Section Editor Joni Blecher, a.k.a. the Cell Phone Diva, wants to answer all your questions about cell phones, service plans, and wireless connectivity. Send her a question!
Cutting the cord
Would you please discuss the advantages and disadvantages of using a cell phone as the only home phone? Is it a good choice for a household on a tight budget? Thank you for any insight or advice.
The first advantage of using a cell phone as your home phone is obvious: you can always take it with you. Second, once you decide to go cell phone-only, you'll have one fewer bill to worry about. However, before you ditch your landline, make sure you read the fine print on your carrier's contract.
If you talk on the phone a lot, don't get a plan with an off-peak time of 9 p.m. Chances are you'll burn through your minutes in the first week or two, most likely leading to some hefty bills. Also, it's a good idea to make sure you have coverage in all rooms of the house. If you can use the phone only when you're standing by a window with your head turned in a certain direction, what's the point?
Overall, I think using a cell phone as your home phone is not a bad idea, but it's good to have basic landline coverage for the times when your mobile doesn't get a signal. Either way, ask your carrier a lot of questions up-front so that you know exactly what is and isn't
covered before you sign on the dotted line.
Can you hear me now?
Are there any cell phones manufactured for the hearing impaired?
Right now, you can't find a cell phone manufactured specifically for the hearing impaired, but headsets such as the Nokia Loopset
address this need. Even better, that's all about to change. The FCC recently issued a ruling that requires carriers to ensure that a quarter of their mobiles are hearing-aid compatible within two years.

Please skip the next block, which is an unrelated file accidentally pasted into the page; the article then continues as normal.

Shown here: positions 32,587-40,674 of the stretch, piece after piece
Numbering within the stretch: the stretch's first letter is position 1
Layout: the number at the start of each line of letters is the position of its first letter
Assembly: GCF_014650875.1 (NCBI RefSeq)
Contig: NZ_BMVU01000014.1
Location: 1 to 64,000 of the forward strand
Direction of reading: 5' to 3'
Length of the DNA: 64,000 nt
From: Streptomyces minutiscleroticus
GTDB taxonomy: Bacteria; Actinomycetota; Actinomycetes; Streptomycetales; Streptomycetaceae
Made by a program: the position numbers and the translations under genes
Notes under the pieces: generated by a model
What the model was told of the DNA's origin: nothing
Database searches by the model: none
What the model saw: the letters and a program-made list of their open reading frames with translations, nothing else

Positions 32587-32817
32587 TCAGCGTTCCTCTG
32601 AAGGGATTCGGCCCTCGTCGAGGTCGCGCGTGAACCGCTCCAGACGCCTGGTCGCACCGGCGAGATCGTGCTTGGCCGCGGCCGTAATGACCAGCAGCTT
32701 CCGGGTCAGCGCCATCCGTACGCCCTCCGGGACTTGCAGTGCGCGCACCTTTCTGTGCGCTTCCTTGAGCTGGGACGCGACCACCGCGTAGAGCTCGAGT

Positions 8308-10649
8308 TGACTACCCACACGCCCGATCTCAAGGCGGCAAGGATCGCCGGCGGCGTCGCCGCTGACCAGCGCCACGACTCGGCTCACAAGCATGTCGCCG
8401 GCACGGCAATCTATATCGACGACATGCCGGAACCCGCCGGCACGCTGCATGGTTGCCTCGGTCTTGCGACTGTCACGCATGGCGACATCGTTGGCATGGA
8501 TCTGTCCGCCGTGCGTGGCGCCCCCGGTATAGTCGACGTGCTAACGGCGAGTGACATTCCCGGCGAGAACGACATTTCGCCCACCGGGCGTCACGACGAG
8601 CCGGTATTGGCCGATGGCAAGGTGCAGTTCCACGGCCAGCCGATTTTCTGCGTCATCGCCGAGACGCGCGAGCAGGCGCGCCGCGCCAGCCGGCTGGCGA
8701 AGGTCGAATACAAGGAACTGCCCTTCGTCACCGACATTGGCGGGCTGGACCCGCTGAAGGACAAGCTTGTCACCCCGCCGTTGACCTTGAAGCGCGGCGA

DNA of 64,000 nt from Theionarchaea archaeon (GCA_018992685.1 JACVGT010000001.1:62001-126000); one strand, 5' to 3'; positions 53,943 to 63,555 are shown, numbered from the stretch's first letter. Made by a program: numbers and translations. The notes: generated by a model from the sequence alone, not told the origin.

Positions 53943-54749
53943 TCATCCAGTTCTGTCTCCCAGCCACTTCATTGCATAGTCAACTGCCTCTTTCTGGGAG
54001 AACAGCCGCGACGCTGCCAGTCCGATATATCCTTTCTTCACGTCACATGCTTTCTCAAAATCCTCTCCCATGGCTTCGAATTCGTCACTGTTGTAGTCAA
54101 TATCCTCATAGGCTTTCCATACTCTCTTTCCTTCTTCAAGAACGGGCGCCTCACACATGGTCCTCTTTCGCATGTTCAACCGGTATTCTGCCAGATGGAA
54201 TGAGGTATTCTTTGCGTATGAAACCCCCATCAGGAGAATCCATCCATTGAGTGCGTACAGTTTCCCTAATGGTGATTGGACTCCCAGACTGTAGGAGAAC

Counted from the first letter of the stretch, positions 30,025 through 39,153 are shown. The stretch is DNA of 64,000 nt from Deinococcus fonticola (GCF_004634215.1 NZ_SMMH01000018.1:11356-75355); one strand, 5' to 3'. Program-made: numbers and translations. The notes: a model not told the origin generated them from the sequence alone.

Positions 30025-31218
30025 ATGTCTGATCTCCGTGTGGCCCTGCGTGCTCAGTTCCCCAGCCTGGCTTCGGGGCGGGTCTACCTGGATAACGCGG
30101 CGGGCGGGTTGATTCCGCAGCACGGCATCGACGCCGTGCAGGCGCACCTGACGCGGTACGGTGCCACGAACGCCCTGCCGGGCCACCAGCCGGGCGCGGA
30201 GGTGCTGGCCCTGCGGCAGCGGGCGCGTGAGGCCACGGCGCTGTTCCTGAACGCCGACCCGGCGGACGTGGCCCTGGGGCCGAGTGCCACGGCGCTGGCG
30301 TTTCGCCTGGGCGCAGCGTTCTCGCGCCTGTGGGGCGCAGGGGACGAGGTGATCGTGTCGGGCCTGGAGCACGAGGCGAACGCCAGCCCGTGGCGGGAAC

According to David Woodbury, vice president of Damax International and former director of government relations for the hearing industry, one of the main obstacles to designing phones for the hearing impaired is that the RF signal from cell phones interferes with hearing aids. One possible solution could come in the form of an antenna, such as the one Damax is developing. The antenna is expected to both block the signal that interferes with hearing aids and improve battery life.
A red-hot mobile
Do you know if the Siemens SL55 will be released or sold by any U.S.-based carriers this year? I understand that the SL55 is already available in Europe.
Yes, there will be a version of the SL55 sold here in the United States, but it will be called the SL56. Unlike the European version, the SL56 will not support international roaming. So if you want a model that will work on multiple continents, pick up one the next time you're traveling in Europe. Another difference is the color. We'll get only the gray version of the sleek, podlike cell phone here--not the model with ruby-red coloring. I've had a chance to play with the SL55, and it's one cool mobile that garners its fair share of cell phone envy from onlookers.